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Comments

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35% of American Adults Have Debt 'In Collections'

Skater Re:Lies and statistics... (445 comments)

Oh, yeah, I've been turned over to collections a couple times, because of old bills that weren't paid that I was unaware of. One was a medical bill for $100 that I thought had been paid but hadn't (an error on my part); another was a vehicle tax bill (in which my former state even HAD my new address but still somehow neglected to bother to contact me before heading to collections - and it turned out in fact I didn't owe them a cent; I was able to give three separate reasons for why I didn't owe that money) for $35. It wasn't a matter of not being able to pay it. Knowing what has happened to me makes me laugh at that 35% number - it's certainly artificially inflated with stupid debts in situations like mine - someone goofs (me or someone else) and the debt just sits there unbeknownst to you, until you check your credit report, apply for a mortgage, or get something in the mail about it. This reminds me, we haven't checked ours lately... last time I did, I found a credit card for Wal-Mart on my record, a card I've never had.

yesterday
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Suddenly Visible: Illicit Drugs As Part of Silicon Valley Culture

Skater Re:Dragnet (490 comments)

That was Airplane!

2 days ago
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Goldman Sachs Demands Google Unsend One of Its E-mails

Skater Re:Disclaimer? (346 comments)

I've tried replying to let them know they sent the email to the wrong address (as requested in the disclaimer), along with a bill for $200 for the service. They never respond.

about a month ago
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U.S. Supreme Court Upholds Religious Objections To Contraception

Skater Re:Supreme Court did *not* say corps are people .. (1330 comments)

To me, it's yet more evidence that our health insurance should not be tied up with our employment. I don't know what the right solution to untangling that mess is, but we have to do something different.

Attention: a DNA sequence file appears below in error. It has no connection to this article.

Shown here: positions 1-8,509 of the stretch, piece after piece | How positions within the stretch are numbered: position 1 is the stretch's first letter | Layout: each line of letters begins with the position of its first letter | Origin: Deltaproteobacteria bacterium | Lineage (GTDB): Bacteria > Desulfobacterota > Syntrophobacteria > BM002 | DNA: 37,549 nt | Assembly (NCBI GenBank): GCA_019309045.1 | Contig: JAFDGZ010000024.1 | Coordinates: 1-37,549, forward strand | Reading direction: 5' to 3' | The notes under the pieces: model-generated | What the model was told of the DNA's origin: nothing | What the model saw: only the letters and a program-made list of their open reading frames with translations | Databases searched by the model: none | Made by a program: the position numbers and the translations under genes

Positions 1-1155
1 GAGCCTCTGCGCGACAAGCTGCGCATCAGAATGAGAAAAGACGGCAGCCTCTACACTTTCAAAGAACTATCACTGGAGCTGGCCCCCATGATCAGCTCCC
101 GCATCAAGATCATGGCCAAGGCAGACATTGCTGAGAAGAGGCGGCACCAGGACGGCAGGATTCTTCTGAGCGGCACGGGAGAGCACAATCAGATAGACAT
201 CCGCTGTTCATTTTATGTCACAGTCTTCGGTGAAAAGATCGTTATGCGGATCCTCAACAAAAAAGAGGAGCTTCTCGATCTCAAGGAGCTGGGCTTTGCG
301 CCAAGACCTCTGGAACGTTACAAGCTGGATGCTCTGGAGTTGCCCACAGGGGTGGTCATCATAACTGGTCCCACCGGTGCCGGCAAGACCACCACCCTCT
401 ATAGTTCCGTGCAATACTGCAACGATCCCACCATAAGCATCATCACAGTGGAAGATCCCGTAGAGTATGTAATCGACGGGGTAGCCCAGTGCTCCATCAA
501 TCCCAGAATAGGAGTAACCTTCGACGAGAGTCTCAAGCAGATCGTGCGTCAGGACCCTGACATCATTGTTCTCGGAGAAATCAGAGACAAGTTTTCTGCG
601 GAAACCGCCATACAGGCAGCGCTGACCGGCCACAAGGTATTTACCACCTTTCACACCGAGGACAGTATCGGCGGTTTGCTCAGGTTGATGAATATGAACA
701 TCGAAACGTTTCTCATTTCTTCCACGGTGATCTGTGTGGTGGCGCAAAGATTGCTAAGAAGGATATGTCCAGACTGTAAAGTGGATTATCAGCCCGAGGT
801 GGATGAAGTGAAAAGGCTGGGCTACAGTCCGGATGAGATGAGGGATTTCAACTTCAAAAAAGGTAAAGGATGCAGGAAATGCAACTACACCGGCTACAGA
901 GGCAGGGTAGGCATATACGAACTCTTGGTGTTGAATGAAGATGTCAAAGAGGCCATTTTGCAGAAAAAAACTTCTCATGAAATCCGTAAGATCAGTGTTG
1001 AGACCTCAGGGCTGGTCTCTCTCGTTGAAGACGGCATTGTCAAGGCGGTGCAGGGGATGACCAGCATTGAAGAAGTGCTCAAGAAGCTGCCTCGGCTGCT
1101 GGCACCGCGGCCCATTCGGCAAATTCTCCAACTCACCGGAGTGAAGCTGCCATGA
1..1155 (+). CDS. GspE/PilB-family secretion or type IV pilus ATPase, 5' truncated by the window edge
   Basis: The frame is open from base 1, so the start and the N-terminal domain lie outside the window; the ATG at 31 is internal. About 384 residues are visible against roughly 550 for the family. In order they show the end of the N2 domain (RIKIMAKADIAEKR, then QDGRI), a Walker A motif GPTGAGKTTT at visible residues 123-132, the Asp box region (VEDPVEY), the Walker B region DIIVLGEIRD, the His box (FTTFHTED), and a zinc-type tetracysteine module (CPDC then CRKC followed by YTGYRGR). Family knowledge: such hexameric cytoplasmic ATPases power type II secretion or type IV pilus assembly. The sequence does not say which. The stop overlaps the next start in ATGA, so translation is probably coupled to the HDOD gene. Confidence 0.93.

about a month ago
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I suffer from jet lag ...

Skater Re:Of course it depends... (163 comments)

I recently flew from the east coast of the US to Austria, a time change of 6 hours. I didn't sleep well on the plane over, got perhaps an hour on the first flight, followed by another half hour or 45 minutes on the second flight (woke up just in time to get food). Then my luggage didn't make it in, so I was awake until midnight Vienna time waiting for it - so I think aside from those naps I was awake about 36 hours straight. That was pretty rough - I've never pulled an all-nighter - but the next few days I did fine, actually. I also had an extra day in the schedule to let myself recover.

Coming back, I couldn't sleep on the plane so it was a really long day, but I woke up at 3:30 a.m. or so the next few days despite trying to keep my regular schedule and going to bed between 9 and 10 p.m. Then, my luggage arrived at 3 a.m., three days later. (Yes, British Airways delayed my luggage in both directions; fortunately the longer problematic delay was on the way home where I had other clothes and toiletries I could use.)

The hassle was definitely worth getting to visit Vienna. I didn't get to see everything, unfortunately, so I'll have to go back later.

about a month ago